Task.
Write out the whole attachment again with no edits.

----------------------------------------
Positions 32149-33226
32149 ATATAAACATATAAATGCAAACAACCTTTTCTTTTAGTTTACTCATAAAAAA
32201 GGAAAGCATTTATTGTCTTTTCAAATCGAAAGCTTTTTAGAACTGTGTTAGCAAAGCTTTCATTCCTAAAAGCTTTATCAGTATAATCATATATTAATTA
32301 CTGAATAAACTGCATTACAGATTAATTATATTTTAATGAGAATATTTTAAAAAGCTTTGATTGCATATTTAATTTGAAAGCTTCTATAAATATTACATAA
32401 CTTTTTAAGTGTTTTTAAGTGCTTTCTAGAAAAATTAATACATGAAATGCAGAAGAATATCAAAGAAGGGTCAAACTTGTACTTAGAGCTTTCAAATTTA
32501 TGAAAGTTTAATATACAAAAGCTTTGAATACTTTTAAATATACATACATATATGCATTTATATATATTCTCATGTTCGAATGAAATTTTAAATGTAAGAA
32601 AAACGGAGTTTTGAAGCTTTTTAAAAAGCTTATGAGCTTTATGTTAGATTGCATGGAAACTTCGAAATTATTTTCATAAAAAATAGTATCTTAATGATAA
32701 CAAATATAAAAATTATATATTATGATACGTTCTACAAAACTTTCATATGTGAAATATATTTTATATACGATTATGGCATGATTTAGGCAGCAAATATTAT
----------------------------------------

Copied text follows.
Positions 32149-33226
32149 ATATAAACATATAAATGCAAACAACCTTTTCTTTTAGTTTACTCATAAAAAA
32201 GGAAAGCATTTATTGTCTTTTCAAATCGAAAGCTTTTTAGAACTGTGTTAGCAAAGCTTTCATTCCTAAAAGCTTTATCAGTATAATCATATATTAATTA
32301 CTGAATAAACTGCATTACAGATTAATTATATTTTAATGAGAATATTTTAAAAAGCTTTGATTGCATATTTAATTTGAAAGCTTCTATAAATATTACATAA
32401 CTTTTTAAGTGTTTTTAAGTGCTTTCTAGAAAAATTAATACATGAAATGCAGAAGAATATCAAAGAAGGGTCAAACTTGTACTTAGAGCTTTCAAATTTA
32501 TGAAAGTTTAATATACAAAAGCTTTGAATACTTTTAAATATACATACATATATGCATTTATATATATTCTCATGTTCGAATGAAATTTTAAATGTAAGAA
32601 AAACGGAGTTTTGAAGCTTTTTAAAAAGCTTATGAGCTTTATGTTAGATTGCATGGAAACTTCGAAATTATTTTCATAAAAAATAGTATCTTAATGATAA
32701 CAAATATAAAAATTATATATTATGATACGTTCTACAAAACTTTCATATGTGAAATATATTTTATATACGATTATGGCATGATTTAGGCAGCAAATATTAT